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Sexism in the Workplace: What We Can Do About It


We think that in this century, gender bias has already taken a backseat. But lo and behold, statistics prove otherwise.


It's 2021, and gender discrimination remains alive and well.


A study among internal medicine hospitalists published in February 2021 revealed that gender discrimination and sexual harassment are common among females. Reports regarding inappropriate touch, sexual remarks, gestures, and suggestive looks by patients were being more common in female hospitalists, including being referred to with inappropriate forms of endearment such as “honey”, “dear” or sweetheart.


Almost 100% of these female hospitalists are being mistaken by patients as non-physician healthcare providers, compared with 29% of males. More female hospitalists also report that gender negatively impacted their career opportunities, reality is usually seen in a hospital environment where maternity leaves and absences are a huge deal.


What can we do to address the problem? Survey has it that 72% of victims of sexual discrimination choose to keep silent in fear of their employers. Yes, you cannot fire your boss, or take over the company to reorganize it – but you can do something.


  • Know your rights.


The first thing is first: you have to know where you stand. Go over your employee handbook or company manual and refresh yourself with what you are entitled to if in case you have forgotten. Enough knowledge will give you more motivation to go for what you deserve.


  • Be firm, and use your voice.


Inform your direct supervisor and in a firm manner, address the person who is responsible for the discriminatory act. The ability to confront the person responsible will show that you are serious in your intent, you are drawing boundaries, and that you deserve respect.


  • Keep a record of the details of events.


Make a report containing even the smallest details of the discriminatory act. Like they always used to say: if it is not written, it did not happen. So, make it a habit to document everything. Carefully note the time, place, and people involved. Note and explain how it has affected your functionality in performing your job.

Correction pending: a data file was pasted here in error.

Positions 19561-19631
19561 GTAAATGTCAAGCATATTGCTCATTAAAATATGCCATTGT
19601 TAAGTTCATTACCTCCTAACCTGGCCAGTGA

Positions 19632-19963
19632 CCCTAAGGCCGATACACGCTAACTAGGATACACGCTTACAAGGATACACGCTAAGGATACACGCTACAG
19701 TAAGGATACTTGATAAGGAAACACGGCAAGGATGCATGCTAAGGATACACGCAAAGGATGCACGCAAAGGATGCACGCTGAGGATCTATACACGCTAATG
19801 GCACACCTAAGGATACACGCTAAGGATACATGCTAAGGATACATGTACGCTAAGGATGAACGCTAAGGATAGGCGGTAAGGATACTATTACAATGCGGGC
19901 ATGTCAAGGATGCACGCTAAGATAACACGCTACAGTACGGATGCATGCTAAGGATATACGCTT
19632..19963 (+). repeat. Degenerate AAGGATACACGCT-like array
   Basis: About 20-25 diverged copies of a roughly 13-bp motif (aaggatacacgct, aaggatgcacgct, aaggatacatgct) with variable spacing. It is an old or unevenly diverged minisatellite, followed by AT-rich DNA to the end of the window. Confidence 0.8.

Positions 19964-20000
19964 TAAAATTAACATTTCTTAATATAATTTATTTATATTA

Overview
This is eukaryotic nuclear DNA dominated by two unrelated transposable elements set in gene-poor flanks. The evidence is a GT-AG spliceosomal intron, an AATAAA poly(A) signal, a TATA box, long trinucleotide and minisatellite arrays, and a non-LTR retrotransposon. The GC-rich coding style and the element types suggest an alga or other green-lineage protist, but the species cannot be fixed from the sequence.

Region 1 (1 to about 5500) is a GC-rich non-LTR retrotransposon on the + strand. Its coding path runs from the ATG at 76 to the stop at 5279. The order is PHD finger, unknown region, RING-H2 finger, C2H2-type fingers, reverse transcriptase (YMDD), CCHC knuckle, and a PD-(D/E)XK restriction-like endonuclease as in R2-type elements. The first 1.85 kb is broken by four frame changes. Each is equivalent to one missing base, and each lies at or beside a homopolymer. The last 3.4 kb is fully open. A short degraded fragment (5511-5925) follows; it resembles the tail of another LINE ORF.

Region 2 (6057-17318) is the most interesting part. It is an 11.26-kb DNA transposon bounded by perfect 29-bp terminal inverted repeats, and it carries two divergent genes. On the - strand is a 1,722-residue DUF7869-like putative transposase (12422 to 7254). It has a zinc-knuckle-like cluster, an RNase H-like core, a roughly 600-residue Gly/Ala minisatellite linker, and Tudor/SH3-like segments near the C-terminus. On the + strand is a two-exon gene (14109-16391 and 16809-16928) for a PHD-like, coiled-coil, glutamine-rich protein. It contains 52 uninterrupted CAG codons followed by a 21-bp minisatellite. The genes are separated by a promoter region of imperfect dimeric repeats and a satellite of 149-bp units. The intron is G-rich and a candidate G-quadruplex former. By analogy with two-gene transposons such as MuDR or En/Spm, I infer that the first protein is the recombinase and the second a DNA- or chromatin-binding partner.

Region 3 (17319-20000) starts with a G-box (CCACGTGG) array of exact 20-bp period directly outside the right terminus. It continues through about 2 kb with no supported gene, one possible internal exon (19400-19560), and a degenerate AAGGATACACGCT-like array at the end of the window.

• Keep in a safe place any object used to harass you, just in case. And if all else fails, seek legal action through an employment attorney.


If the harassment at the workplace proved to be at its worst, it is best to keep things that can be used as evidence. And if the discrimination has kept you from getting the best opportunities fit for you, it may be best to seek help through an employment attorney.


If you are a manager, you have a lot more on your plate. Here are some tips if you happen to be a manager or supervisor:


  • Uphold a non-discriminatory culture in your workplace.


Workplace culture is everything. Establish first and foremost that you have absolutely zero tolerance for any act of discrimination and be steadfast in upholding that.


  • You can give flexible arrangements or schedules for your pregnant employees.


Show support to your pregnant employees by allowing flexibility in their schedules as they comply with their prenatal appointments. This is particularly important especially if they have medical conditions related to their pregnancy. Always remember, the better you take care of your employees, the better they will take care of your clients.


  • Make sure they are informed of their employee rights and benefits.


Employees will appreciate it the most if they are not just left to read their employee handbook, but if the handbook is also explained to them through a short seminar or discussion. It also allows your employees to ask questions and clarifications. Be sure to be truly clear on how these rights and benefits are stated in the company handbook. The goal is for your employee to understand these and trust that the company has their best interests in mind.


  • Normalize breastfeeding.


Breastfeeding in the workplace should not be taboo! Instead, you can put up breastfeeding nooks to help support your breastfeeding employees and perhaps provide counseling sessions for mothers on how to become successful in their breastfeeding journey. This kind of support from the workplace can be a life changer!


  • Keep the lines open.


Always make sure you are willing to listen to your employees and be open to the employees about the kind of assistance a discriminated employee might need.


  • Educate.


Make time to conduct onsite training sessions about gender discrimination. Some people may have become discriminatory even without noticing it. Thus, there is a need to educate about gender discrimination, its impacts, consequences, and how to avoid it. Add in more tips on what they should do if they feel discriminated against and what are the necessary steps to take.


Sexism in the workplace should not be taken lightly. If left unaddressed, this can lead further to high levels of workplace toxicity and dissatisfaction. The performance will be compromised, and this can eventually lead to a company’s downfall.


The ultimate goal is to make sure that the workplace is a safe haven. There should be cooperation between managers and staff to make it work. Sexism thrives if victims continue to be silent and passive about it and if managers keep a blind eye against it. A mentally fitter and more compassionate work environment will attract and retain the best and most talented employees!












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